PREACHING is, of course, an indispensable activity of the Church, because this is none other than transmitting the word of God. Yes, the word of God, eternal and ever relevant to us, needs to be proclaimed always, so as to be known, loved and lived by all as much as possible.
It is the word that gives us eternal life and not just some human and natural knowledge. As St. Peter said when our Lord asked the apostles if they too would leave him after telling them he was the bread of life that caused disbelief among the Jews, “To whom shall we go? You have the word of eternal life.” (Jn 6,68)
If we go by the standard expressed by St. Paul in his first letter to the Corinthians, then this must be a tremendous responsibility requiring nothing less than vital union with God.
“My speech and my preaching was not in the persuasive words of human wisdom, but in the showing of the Spirit and power, that your faith might not stand on the wisdom of men, but on the power of God,” says St. Paul. (2,4-5)
Further down this Pauline chapter, the apostle of the Gentiles professes that “we have the mind of Christ.” (2,16) It’s a “we” not an “I”, for St. Paul refers to himself, first, then to the others, his listeners, for only when we have the mind of Christ, one way or another, can we appreciate preaching, whether we are the giver or the listener.
We have to be wary therefore of preaching or listening to it outside of Christ’s mind, doing it solely on the basis of our human talents and conditions, without referring it to Christ.
This happens when one preaches oneself instead of Christ. This happens when instead of making the gospel and the doctrine of our faith as the framework of preaching, one uses mere rhetoric, or his mastery of the sciences, or he exhibits his talents.
Nowadays, more and more people are relying on their human knowledge rather than on word of God as their ultimate key to human development and happiness. And some of them have brought this human knowledge with its accompanying skills to such polish and perfection that the word of God becomes totally irrelevant if not discredited.
They have also become smooth talkers, and many people also have practically lost any touch with the “mind of Christ,” such that they can only welcome the wisdom of the world rather than the word of God.
Again St. Paul referred to this when he said: “There shall be a time, when they will not endure sound doctrine, but according to their own desires, they will heap to themselves teachers, having itching ears, and will indeed turn away their hearing from the truth, but will be turned to fables.” (2 Tim 4,3-4)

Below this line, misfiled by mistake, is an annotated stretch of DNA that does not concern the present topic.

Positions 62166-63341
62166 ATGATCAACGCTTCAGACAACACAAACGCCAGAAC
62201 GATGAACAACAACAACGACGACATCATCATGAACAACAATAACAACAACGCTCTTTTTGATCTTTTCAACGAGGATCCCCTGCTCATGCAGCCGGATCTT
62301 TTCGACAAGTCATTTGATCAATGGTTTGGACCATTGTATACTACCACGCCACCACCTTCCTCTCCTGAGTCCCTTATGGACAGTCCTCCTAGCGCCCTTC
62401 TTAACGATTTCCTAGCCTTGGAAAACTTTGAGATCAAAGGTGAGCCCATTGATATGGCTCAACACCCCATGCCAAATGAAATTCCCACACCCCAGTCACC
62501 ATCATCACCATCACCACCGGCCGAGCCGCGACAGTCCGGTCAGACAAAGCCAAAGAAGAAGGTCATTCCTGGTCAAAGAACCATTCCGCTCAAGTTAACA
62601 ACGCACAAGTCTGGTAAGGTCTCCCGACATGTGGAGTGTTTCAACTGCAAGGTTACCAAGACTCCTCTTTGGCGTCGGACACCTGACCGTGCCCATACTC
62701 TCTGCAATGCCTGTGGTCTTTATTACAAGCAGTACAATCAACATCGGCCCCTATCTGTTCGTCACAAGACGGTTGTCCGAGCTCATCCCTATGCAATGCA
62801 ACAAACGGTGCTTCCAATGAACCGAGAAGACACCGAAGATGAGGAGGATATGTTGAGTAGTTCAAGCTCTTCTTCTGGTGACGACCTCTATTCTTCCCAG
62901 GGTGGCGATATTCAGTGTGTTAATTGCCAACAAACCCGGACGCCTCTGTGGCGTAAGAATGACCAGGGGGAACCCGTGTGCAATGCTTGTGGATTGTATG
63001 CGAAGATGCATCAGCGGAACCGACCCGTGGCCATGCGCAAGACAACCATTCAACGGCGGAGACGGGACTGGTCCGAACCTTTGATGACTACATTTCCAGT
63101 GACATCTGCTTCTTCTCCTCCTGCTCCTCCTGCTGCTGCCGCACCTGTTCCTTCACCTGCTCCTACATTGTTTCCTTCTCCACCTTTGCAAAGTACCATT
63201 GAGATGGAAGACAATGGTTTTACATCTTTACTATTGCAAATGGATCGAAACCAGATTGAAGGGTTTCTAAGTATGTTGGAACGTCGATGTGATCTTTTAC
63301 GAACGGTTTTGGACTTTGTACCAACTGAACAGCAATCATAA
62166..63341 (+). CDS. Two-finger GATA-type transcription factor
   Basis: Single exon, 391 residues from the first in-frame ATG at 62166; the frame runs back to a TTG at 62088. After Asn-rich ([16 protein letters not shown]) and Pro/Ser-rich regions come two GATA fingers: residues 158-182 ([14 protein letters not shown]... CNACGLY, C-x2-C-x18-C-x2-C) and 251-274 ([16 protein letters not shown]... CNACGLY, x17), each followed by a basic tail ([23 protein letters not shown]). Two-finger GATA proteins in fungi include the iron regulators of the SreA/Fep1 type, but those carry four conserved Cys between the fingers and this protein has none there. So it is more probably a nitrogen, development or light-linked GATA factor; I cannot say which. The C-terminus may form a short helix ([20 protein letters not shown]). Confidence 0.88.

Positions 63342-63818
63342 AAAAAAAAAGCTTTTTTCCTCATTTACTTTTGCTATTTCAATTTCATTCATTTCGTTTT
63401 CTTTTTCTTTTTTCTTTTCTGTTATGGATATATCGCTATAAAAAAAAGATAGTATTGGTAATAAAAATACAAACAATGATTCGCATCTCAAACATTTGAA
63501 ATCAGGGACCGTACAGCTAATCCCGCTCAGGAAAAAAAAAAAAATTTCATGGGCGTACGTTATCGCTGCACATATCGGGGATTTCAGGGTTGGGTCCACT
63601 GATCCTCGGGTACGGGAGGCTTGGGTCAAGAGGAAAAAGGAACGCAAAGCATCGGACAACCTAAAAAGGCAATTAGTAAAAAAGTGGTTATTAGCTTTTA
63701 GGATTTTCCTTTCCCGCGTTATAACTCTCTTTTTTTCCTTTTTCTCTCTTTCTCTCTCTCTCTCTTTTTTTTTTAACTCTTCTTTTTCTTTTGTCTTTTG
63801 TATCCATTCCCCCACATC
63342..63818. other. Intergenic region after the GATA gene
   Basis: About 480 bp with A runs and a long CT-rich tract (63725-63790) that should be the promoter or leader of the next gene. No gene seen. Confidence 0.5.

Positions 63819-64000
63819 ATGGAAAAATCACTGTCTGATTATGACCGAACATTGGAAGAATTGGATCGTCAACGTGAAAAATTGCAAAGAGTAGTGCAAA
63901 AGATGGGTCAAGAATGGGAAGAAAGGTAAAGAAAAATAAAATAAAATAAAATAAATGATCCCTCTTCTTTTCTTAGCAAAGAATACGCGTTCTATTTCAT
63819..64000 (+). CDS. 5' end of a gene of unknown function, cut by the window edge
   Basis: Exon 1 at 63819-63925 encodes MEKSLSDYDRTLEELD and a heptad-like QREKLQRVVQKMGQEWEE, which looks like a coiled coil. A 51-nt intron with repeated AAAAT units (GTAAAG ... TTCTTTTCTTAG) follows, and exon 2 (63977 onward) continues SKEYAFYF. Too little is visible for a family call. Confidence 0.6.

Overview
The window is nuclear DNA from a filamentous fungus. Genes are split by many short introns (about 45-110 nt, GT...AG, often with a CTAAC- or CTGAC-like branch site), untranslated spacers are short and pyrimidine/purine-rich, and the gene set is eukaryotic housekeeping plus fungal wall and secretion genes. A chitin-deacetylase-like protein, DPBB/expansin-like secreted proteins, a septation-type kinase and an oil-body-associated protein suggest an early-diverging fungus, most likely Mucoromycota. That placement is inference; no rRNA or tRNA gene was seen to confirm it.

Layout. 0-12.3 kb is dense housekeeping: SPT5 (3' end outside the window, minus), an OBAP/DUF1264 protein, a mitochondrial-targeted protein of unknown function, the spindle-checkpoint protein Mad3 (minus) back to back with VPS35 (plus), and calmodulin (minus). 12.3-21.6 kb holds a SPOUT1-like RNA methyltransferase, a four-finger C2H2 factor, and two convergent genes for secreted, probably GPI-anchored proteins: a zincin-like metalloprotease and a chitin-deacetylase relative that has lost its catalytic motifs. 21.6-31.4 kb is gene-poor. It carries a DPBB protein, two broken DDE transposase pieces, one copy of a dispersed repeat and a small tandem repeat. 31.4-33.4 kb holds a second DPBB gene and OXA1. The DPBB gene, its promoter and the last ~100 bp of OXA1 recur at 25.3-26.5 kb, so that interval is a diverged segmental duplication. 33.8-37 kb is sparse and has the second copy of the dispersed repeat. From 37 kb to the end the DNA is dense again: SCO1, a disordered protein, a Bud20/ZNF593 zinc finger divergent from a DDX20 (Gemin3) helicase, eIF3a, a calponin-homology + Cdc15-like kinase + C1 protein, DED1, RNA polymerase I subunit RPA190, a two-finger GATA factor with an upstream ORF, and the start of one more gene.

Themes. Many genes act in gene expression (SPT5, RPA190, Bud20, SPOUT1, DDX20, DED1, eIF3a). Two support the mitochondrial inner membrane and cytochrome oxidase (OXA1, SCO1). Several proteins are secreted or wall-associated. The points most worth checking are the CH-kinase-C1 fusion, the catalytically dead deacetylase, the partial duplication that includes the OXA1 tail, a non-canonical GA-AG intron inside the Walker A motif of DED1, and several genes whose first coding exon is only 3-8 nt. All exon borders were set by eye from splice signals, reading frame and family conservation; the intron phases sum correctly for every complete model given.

We have to make our preaching effective. The desire for it should be made to burn in spite of the inhospitable environment. But, yes, there have to be appropriate, creative ways to do it.
Preachers really have to prepare their material well. It starts with a consistent life of prayer and earnest search for sanctity. Without these, no amount of brilliant and clever delivery can cover the hideous hole that will always be apparent when such consistency is missing.
Obviously, preachers have to think of their audience and try to figure out who they really are and what God wants to tell them in their current conditions. Thus, abiding observation of the people and the social developments is a must.
But let’s not forget that the best way to know the people is when one spends hours hearing confessions. Here he can really get a good glimpse of the intimate interior lives of the people.
The gospel should be made the background of preaching. We have to be wary when we are drawn to participate in secular debates and discussions. The gospel should inspire such exchanges, not the other way around, or worse, discarding the gospel.
This is a proximate temptation because in the desire to be up-to-date or to be knowledgeable about social, economic or political events and developments, the gospel can be sidelined or simply treated as an ornament.
Preaching has to bring these discussions to Christ, and in fact should inspire them. The word of God is always relevant to these discussions. And these discussions are in great need of divine inspiration.
Let’s also pray that the listeners have the proper attitude toward preaching. They should not expect social or political theories, but rather only to hear God’s word.
By: Fr. Roy Cimagala
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